One would not necessarily expect to be moved by a film about finding love through big data, and one would be wrong. Director Ellie Heydon achieves everything she sets up Pragma to be: funny, weird, oddly profound, and surprisingly moving. Written by and starring Lucy Heath, the 20-minute film weaves in these elements with skill and authenticity, if not entirely flawlessly.
Heath plays Willow, a woman who has entered a postgraduate partnering program driven by data and the mission to find its participants ‘sustainable’ love—love which perseveres through the ravages of time, based on compatibility, instead of, say, attraction. This becomes the central conflict—Willow needing to pick between what the algorithm says will last, and what feels like it will last. Comical (and even trite) though it sounds, the story excels, not the least of which is due to the magnificent cast.
Of course, the writing also draws attention to the Orwellian landscape of the whole premise by installing a huge monitor in Willow’s bedroom, privy to all goings-on, intimate and otherwise. In fact, cameras are everywhere, bathrooms included. In this hyper-visible and hyper-surveilled landscape come the principal players. Willow, seeking love. Tom (Sid Sagar), who the algorithms predict as best suited for her. Jack (Phil Dunster), who Willow would rather be with. And finally, Professor Josephs (Amanda Hale), the woman at the head of the whole program.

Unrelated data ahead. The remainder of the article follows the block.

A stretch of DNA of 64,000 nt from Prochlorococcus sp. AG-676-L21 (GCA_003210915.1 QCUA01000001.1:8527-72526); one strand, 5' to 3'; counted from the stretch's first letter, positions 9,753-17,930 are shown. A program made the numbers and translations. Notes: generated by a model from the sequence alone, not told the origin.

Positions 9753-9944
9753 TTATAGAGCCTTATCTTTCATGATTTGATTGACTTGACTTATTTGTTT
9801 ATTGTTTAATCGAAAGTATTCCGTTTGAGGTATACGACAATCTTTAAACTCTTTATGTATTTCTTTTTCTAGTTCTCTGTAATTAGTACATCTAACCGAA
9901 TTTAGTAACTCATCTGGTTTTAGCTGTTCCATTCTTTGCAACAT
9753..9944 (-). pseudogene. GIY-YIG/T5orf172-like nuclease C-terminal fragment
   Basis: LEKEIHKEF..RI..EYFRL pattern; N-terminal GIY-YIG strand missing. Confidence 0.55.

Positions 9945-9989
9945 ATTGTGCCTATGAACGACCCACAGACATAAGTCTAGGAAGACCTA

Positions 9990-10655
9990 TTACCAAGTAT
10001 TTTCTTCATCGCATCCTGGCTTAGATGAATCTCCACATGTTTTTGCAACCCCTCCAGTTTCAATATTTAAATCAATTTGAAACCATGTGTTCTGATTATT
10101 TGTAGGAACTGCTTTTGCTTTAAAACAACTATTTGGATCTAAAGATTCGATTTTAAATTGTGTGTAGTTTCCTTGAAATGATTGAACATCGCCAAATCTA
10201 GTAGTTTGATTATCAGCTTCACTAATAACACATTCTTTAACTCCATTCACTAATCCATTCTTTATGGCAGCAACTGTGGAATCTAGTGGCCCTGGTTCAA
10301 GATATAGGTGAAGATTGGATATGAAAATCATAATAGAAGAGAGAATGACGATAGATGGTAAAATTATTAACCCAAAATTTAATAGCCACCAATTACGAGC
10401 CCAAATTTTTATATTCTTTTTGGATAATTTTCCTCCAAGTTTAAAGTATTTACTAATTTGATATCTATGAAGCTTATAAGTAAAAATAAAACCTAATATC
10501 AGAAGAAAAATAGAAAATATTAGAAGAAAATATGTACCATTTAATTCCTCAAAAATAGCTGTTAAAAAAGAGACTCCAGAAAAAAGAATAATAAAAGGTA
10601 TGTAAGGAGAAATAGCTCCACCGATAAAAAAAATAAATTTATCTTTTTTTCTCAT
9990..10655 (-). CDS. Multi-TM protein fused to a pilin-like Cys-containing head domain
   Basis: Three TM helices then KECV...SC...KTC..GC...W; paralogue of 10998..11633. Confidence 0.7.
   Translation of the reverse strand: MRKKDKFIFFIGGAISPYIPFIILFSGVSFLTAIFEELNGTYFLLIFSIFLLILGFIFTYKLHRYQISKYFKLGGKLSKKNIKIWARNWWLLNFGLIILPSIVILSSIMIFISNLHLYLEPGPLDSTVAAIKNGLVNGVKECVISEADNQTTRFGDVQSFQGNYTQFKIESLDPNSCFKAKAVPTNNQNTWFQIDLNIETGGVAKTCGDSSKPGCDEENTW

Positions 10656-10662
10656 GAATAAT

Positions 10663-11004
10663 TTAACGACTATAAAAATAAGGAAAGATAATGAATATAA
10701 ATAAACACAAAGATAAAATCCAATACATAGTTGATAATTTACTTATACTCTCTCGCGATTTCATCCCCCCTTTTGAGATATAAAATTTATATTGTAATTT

What seems unlikely and played for laughs matures into what the program is aiming for. Willow and Tom have similar habits and tendencies in the smaller details of their. But just as they begin to settle into a comforting quasi-domestic routine, Jack re-enters with all the appeal he holds for Willow. It does not help that she has non-existent sexual compatibility with Tom. In this world of fuzzy romantic conventions, a not quite illegal rendezvous brings Prof. Josephs directly in Willow’s path.
Hale has stunning screen presence. Within the limited time she appears onscreen, Prof. Josephs displays both shrewdness and compassion; the scene of her confrontation with Willow and Jack belongs to her alone. The latter duo have their own irresistible chemistry, justifying their position as the leads in a rom-com, as well as lending credence to Willow’s dilemma.
Exploring the question of eros v. pragma against the backdrop of an increasingly aggressive information economy gives Pragma something of a unique flavour. You can have fun with this, and debate the silver lining of Big Brother always watching you.
Watch Pragma Short Film Trailer
Pragma: Love, Technology And Further Complicated Questions About Choices